What to Know About Iontophoresis for Hyperhidrosis

Medically Reviewed by Sabrina Felson, MD on July 16, 2023
4 min read

Iontophoresis is a treatment for hyperhidrosis — or excessive sweating. It involves sending a gentle electrical current through water to shut down your sweat glands temporarily. If it works for you, you’ll have to keep doing the treatments to maintain the results.

Hyperhidrosis is when you sweat a lot more than normal. It is not related to exercise or temperature. You may sweat so much you soak your clothes.

If you have hyperhidrosis, you have overactive sweat glands.

There are two types of hyperhidrosis:

  • Primary or focal hyperhidrosis — which is inherited and caused by a change in your genes
  • Generalized or secondary hyperhidrosis — which is caused by a medical condition or medicine and makes you sweat all over

Focal hyperhidrosis usually only affects your:

  • Armpits
  • Bottoms of your feet
  • Palms of your hand
  • Face
  • Lower back
  • Genitals

During iontophoresis, you’ll sit with both hands or both feet or one hand and one foot in a shallow tray filled with tap water. The machine will send a small electrical current through the water.

The treatment will take around 15 to 40 minutes depending on the machine. If you are having other parts of your body treated, your machine may use pads.

You’ll typically need to repeat the treatment three times per week until you achieve the results you want. After that, you'll have to do maintenance treatments, usually once per week.

You’ll need a prescription from your doctor to buy a plug-in device to use at home, and your insurance may cover its cost. 

If your water is too soft, you may need to add a teaspoon of baking soda to it for the iontophoresis to be effective. Soft water may not contain enough minerals and electrolytes for the current to travel through.

If plain tap water or tap water with baking soda isn't effective for you, your doctor may prescribe an anticholinergic, which is a medicine used to treat hyperhidrosis. You’ll be asked to crush this medicine and add it to the water.

Iontophoresis has been shown to be very effective in treating focal hyperhidrosis that involves the hands and feet.

In 2017, a study found that 24 out of 27 people had marked improvement in their symptoms within 2 to 4 weeks of treatments done every other day. They maintained their improvement by doing a treatment every 3 to 4 weeks. Only three people didn't respond to the iontophoresis.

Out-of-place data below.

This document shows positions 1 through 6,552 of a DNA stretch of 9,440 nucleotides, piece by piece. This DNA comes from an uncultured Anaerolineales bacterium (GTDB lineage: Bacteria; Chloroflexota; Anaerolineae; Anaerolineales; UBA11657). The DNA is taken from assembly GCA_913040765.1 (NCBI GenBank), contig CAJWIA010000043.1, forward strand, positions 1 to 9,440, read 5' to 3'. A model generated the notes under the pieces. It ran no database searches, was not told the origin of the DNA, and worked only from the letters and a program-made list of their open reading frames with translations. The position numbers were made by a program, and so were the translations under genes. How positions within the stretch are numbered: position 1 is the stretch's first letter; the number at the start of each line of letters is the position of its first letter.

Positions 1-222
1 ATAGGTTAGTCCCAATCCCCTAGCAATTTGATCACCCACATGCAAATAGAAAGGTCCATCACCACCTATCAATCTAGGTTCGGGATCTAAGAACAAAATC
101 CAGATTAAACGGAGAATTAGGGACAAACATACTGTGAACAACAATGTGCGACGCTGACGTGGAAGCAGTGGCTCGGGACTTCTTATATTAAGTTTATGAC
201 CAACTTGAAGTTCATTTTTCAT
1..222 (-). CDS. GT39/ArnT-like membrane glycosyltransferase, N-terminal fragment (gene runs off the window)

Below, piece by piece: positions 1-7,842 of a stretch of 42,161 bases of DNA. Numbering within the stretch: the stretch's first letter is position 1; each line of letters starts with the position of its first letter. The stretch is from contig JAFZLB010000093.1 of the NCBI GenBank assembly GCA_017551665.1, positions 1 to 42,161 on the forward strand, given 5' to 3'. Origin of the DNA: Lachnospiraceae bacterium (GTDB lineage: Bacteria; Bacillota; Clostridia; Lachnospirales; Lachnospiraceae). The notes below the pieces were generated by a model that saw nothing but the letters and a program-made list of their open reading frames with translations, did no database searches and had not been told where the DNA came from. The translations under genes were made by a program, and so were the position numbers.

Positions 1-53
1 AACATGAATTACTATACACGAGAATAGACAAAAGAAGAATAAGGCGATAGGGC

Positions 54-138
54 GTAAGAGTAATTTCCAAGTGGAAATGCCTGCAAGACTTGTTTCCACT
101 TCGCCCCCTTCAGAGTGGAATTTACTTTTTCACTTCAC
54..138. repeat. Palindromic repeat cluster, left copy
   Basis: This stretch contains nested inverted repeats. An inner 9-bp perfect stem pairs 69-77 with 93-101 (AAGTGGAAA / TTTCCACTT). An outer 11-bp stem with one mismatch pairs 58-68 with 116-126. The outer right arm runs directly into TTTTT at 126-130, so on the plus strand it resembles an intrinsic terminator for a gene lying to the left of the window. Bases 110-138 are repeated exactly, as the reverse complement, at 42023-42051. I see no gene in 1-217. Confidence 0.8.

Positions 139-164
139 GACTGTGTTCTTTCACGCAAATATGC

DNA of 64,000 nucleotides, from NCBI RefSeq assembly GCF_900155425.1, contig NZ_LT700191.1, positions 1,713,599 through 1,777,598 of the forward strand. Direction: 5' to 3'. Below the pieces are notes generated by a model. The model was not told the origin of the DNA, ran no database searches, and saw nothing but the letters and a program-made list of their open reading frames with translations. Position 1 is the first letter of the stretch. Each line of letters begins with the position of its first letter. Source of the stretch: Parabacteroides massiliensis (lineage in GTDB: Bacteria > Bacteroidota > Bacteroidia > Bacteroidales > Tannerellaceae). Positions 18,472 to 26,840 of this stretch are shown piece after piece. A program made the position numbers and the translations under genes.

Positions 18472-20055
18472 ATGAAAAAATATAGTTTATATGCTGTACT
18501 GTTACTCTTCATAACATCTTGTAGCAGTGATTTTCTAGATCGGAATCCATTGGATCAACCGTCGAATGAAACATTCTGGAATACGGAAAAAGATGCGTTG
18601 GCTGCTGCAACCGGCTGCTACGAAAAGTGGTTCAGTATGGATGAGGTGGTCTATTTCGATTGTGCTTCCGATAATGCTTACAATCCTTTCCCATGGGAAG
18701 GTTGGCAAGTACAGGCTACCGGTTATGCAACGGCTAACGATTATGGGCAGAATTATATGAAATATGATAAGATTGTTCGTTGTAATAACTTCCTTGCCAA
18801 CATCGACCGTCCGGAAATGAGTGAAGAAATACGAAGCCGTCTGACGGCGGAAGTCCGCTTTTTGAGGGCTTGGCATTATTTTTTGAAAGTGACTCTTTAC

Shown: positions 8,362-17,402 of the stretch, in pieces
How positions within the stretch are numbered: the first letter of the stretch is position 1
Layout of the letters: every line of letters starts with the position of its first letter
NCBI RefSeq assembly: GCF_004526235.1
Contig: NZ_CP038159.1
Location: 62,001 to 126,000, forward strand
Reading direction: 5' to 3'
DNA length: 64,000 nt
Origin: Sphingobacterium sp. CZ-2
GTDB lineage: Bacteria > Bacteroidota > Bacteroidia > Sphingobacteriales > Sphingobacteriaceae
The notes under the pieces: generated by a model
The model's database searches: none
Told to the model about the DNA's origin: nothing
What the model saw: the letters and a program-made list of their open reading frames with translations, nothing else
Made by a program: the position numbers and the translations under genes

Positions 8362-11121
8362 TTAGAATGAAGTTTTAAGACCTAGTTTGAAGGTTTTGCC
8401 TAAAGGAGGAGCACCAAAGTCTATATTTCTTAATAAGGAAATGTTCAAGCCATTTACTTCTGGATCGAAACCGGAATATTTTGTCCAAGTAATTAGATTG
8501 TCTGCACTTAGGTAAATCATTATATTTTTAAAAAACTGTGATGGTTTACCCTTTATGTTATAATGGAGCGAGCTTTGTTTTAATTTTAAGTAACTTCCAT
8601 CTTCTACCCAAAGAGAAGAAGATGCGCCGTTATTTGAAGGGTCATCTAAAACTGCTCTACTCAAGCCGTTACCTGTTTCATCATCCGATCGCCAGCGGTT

Iontophoresis was first used to treat excessive sweating in 1936. Researchers don't understand exactly how iontophoresis works to stop excessive sweating.

One theory is that it disturbs the normal flow of sweat along the sweat duct. Another theory is that the iontophoresis blocks the sweat at the outer layer of the skin. 

Neither of these theories does a great job of explaining how iontophoresis works. However, it's very effective and doesn't have many side effects. Some people may get temporary blisters, itching, or dry skin. No one in the study stopped the treatments because of the side effects. 

Successful iontophoresis will depend on you. Treatments will continue indefinitely and can involve a large time commitment, especially in the beginning. Here are some tips to help you get started:

  • Before you try iontophoresis at home, have a trained health care provider show you the correct method.
  • Be prepared to feel a mild tingling sensation during the treatment.
  • You may be startled by the electrical current. It's not enough to shock you, but don't take your hands or feet out of the water.
  • Take off any jewelry you're wearing before you start treatments.
  • Cover any sore spots with petroleum jelly before you start treatment. Remember that petroleum jelly blocks the iontophoresis, so don't use more than you need.
  • If treatments dry out your skin, use a moisturizer afterward.
  • Use 1% hydrocortisone cream to treat any irritation or redness after your treatment.
  • If your treatments don't seem to be working, talk to your doctor about adding baking soda or a prescription medicine to your water.

Iontophoresis is not usually the first treatment option for hyperhidrosis. Your doctor may suggest you try other treatments before trying iontophoresis. You may also need other types of treatment if iontophoresis doesn't work for you. Some other treatment options may include: 

  • Showering more often and wearing breathable fabrics if you have mild symptoms.
  • Aluminum-based antiperspirants seal up your sweat glands. Your doctor may give you a prescription for a stronger antiperspirant than the one available over the counter.
  • Oral medicines, like anticholinergics, to make prescription antiperspirants work better, antidepressants to help with anxiety, or beta-blockers to help calm you.
  • Prescription-strength wipes to help block sweating.
  • Botox injections to stop sweat production. But, this can be expensive and may need to be repeated multiple times.
  • Microwave therapy to destroy overactive sweat glands permanently.
  • Surgery to remove your sweat glands or disconnect the nerves causing your symptoms. However, all surgeries have risks, and some people experience increased sweating in other areas after having surgery.